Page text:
parapatric speciation

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parapatric speciation

[¦par·ə¦pa·trik ‚spe·shē′ā·shən]
(evolution)
Gradual speciation whereby new species are created from populations that maintain overlapping geographic zones of genetic contact.
References in periodicals archive ?
Parapatry can be separated into hybridization parapatry, where the contacting taxa form a narrow hybrid zone, and ecological parapatry, where no hybridization occurs (Key, 1982).
Parapatry occurred under several conditions, including when both species were identical in dispersal, intrinsic rate of growth, and competition but differed in their spatial performances.
Taxonomic intraspecific parapatry is exemplified in the widespread lizard species Sceloporus undulatus (Bosc & Daudin) in both primary (in situ) and secondary (circular range approximation) contexts (Figure 1).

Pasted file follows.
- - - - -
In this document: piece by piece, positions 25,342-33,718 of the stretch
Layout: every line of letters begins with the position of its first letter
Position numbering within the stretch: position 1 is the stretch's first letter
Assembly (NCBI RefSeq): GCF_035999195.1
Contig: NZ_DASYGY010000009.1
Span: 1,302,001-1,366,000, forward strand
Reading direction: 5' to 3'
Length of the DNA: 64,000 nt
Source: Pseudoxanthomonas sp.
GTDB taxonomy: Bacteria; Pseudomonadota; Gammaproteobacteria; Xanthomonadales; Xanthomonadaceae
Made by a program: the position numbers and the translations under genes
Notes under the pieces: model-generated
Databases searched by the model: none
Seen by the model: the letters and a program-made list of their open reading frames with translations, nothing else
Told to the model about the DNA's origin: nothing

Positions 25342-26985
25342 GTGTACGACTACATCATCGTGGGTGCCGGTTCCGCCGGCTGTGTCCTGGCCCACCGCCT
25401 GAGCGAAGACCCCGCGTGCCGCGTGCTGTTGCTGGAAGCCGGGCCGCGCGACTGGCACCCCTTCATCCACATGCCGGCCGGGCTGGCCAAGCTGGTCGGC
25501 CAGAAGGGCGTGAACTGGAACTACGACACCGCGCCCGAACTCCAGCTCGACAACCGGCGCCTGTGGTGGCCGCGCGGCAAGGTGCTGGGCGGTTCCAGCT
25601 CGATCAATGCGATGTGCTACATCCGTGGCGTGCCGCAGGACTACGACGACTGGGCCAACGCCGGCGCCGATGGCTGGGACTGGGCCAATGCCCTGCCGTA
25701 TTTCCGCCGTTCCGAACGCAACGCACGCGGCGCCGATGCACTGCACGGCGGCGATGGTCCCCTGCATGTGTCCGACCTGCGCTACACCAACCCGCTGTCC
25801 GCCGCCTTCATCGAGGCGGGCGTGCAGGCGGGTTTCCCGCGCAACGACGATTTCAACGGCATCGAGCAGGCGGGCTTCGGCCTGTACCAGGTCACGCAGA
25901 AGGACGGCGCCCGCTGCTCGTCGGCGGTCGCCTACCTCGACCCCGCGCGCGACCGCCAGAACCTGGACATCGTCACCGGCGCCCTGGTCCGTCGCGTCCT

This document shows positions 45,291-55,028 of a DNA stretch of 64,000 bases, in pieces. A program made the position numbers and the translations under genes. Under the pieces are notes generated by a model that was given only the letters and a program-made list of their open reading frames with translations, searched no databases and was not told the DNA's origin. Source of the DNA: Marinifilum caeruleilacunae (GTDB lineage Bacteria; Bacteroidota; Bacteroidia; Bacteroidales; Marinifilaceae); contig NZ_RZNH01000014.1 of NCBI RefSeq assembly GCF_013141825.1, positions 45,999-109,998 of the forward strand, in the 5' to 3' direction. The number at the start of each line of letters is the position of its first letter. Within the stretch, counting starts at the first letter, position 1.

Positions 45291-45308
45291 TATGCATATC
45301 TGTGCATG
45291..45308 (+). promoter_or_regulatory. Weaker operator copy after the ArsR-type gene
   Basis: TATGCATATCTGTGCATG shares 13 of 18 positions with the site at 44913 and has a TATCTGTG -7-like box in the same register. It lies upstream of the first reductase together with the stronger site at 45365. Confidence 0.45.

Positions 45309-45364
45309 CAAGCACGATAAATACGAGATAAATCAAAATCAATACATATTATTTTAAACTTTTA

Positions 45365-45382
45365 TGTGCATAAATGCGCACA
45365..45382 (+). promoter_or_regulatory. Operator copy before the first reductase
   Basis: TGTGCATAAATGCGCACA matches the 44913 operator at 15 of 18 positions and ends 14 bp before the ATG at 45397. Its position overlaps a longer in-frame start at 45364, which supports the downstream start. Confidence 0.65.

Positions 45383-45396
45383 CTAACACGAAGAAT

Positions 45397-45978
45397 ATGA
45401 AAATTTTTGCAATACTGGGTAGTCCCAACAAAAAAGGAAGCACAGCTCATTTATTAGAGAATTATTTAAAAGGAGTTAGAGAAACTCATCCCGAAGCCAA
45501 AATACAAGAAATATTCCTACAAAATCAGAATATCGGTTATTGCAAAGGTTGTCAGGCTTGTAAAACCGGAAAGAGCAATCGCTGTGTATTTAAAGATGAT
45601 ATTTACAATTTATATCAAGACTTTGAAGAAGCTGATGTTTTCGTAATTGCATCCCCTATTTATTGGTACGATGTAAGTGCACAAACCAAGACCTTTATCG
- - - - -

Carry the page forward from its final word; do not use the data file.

They should be at least sister taxa, lack complete reproductive isolation, and occur in sympatry or parapatry (i.
Hybrids are usually encountered in intermediate environments, living in allopatry or parapatry with the parental species.
meahllmorum is of possible sympatry in some areas (especially in Missouri, and possibly in Oklahoma), parapatry in others, and probable intergradation in others.
Under the parallel evolution model, divergence could have occurred in allopatry, much as in the dispersalist model, or in parapatry.
Reinforcement, through selection acting against maladaptive hybrids, might conceivably operate in parapatry (Endler 1977; Bull and Possingham 1995), along an environmental cline (Lande 1982), or in a heterogeneous environment (Butlin 1989; Liou and Price 1994).
1990, Barton 1992), that it depends on undocumented differences in productivity, and that fixation by a peak shift in a deme is an effectively allopatric process (since it requires low gene flow into the deme; note that allopatry and parapatry are a continuum, measured by the migration parameter).